NPR Reports on Bipartisan Opposition to Medicare Independent Payment Advisory Board

NPR’s Morning Edition reported on the opposition to the Medicare Independent Payment Advisory Board (IPAB) from Republicans and a growing number of Democrats. The problems with the IPAB in the Senate version of the Affordable Care Act were one of the reasons that the original House version of the bill was preferable. Some House Democrats who never supported this structure of the IPAB which eventually passed are now supporting repeal of the board.

Morning Edition reports that Republicans have been attacking the IPAB with their usual hyperbole while Democrats have had more reasoned criticism:

Democrats don’t use such hyperbole, but more than half a dozen have signed on as cosponsors of a bill that would repeal the board. And many more, particularly Democrats in the House, never supported creating the board in the first place.

What the law actually calls for is a board of 15 health experts, to be appointed by the president and confirmed by the Senate. Their task is to make recommendations for ways to reduce Medicare payments without cutting benefits or increasing costs to Medicare beneficiaries.

That’s not much different from an existing panel of expert Medicare advisers, the Medicare Payment Advisory Commission, or MedPAC. Except for one thing. Congress is free to ignore MedPAC’s recommendations. And it does, routinely.

That won’t be the case with the new IPAB. Its recommendations will take effect unless both houses of Congress override them with a two-thirds vote. Republicans – and more than a few Democrats – find that excessive.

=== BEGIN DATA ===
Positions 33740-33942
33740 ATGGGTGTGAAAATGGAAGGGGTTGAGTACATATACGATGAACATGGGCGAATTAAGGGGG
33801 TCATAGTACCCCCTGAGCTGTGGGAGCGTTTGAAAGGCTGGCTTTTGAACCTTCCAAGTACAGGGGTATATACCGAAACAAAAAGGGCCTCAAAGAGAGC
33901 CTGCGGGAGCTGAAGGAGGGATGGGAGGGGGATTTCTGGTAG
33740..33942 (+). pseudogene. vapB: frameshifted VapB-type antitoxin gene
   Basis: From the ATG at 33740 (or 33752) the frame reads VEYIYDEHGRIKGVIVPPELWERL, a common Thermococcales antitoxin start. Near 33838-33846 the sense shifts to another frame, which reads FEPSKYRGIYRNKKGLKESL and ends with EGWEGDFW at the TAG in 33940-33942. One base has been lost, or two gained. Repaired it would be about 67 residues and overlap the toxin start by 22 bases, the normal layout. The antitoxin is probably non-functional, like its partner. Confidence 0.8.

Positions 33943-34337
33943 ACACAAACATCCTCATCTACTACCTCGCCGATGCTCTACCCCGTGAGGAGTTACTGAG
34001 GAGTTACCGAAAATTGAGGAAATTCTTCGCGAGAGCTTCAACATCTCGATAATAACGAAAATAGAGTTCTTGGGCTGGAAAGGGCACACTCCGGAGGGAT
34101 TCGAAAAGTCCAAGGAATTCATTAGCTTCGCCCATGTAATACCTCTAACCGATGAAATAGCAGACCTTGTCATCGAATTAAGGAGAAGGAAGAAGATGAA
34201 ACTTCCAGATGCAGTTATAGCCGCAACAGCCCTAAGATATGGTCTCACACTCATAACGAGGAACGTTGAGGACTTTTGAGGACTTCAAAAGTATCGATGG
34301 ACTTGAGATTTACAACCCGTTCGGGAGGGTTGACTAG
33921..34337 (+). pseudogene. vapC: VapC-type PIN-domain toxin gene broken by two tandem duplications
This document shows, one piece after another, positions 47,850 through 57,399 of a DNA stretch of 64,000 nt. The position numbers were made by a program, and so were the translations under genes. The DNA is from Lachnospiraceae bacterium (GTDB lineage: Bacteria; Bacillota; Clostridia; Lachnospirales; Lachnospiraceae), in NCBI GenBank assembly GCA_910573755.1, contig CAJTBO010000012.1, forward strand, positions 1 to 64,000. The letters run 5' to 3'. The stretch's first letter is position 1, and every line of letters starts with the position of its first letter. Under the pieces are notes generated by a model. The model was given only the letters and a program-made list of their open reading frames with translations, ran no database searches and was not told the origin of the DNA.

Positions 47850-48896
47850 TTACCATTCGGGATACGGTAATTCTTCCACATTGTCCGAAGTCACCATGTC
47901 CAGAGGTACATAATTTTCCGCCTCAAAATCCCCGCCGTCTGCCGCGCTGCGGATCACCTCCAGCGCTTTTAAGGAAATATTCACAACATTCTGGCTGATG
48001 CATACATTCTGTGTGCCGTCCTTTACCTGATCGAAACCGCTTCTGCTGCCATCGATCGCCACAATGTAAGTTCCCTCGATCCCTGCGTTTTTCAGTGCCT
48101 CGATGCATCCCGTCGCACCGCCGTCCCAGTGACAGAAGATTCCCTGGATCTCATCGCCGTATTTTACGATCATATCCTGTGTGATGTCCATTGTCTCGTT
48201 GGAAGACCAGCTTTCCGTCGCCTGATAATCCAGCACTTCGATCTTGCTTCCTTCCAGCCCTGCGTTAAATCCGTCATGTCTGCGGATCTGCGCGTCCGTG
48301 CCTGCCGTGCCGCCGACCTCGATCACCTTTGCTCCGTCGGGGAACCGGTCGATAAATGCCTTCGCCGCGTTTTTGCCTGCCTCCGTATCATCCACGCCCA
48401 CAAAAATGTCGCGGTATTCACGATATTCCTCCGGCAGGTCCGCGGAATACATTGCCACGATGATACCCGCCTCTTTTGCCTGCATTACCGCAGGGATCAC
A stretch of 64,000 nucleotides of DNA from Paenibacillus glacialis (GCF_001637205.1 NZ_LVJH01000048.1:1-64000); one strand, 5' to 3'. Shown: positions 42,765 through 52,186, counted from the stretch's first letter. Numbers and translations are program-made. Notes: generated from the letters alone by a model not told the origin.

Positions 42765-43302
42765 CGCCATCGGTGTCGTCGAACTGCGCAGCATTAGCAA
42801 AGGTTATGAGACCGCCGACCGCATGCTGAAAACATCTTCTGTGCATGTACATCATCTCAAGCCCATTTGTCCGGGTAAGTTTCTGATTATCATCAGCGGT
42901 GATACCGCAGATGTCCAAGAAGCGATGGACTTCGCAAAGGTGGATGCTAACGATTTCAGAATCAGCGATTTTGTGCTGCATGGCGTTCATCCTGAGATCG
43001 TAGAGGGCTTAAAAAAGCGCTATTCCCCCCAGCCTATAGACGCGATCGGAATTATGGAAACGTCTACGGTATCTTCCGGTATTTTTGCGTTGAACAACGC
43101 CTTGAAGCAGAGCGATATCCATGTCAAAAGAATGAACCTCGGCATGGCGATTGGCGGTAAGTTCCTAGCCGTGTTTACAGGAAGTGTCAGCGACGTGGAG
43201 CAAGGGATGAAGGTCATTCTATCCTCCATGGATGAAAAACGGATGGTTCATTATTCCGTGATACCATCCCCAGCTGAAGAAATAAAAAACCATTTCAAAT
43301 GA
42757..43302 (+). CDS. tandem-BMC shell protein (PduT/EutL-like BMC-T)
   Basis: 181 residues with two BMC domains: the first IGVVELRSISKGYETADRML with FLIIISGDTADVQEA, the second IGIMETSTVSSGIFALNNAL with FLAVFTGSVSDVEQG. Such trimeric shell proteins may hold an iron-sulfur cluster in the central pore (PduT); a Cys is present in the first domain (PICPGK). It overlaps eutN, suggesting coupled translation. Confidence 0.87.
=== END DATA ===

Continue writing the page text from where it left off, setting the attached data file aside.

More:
“Even if the Congress could muster up, both the House and the Senate, a two-thirds vote, which is virtually impossible, but in the remote possibility that we could; we would have to find cuts somewhere else other than what they recommended in the Medicare program, said Rep. Phil Gingrey (R-GA), co-chair of the GOP Doctors Caucus.

Jay Rockefeller, who supports the IPAB, argues:

You want to have the Gail Wilenskys…and the Bruce Vladecks,” he said, referring to former heads of the agency that runs Medicare. “People who have broad health care policy experience making those decisions.”

Yes, listen to Gail Wilensky and Bruce Vladeck. Both oppose the IPAB as structured in the Senate version of the Affordable Care Act which became law:

Both Wilensky and Vladeck – the former a Republican and the latter a Democrat — think the IPAB is a bad idea.

Wilensky, who oversaw Medicare for the first President Bush, says she’s sympathetic to Congress’s desire to insulate itself from the lobbying onslaught. But she worries that the board is limited to looking only at payments to health providers, which she says “could fundamentally alter the incentives involved in physicians and providers participating in Medicare.”

In other words, it could end up driving Medicare payments so low that providers will simply leave the program, or else go bankrupt if they can’t.

Vladeck, meanwhile, who headed Medicare under President Clinton, has a different problem with the board. He worries that eventually the lobbyists who are now so influential with members of Congress will become equally influential with the unelected members of the board.

“In the short term, it might theoretically work,” he said. But the history with other independent regulatory agencies, like the Interstate Commerce Commission and the Civil Aeronautics Board is that over time “the regulated industries tend to capture them; and they tend to do more to protect the regulated industries than they do to protect consumers.”

The reality is that nobody knows for sure what the IPAB will do, which is why their decisions should at very least be subject to an up or down vote by Congress. An unelected board should not be able to  make major decisions regarding a program as important as Medicare without the approval of our elected representatives.

Related:  Opposition Growing To Medicare Payment Board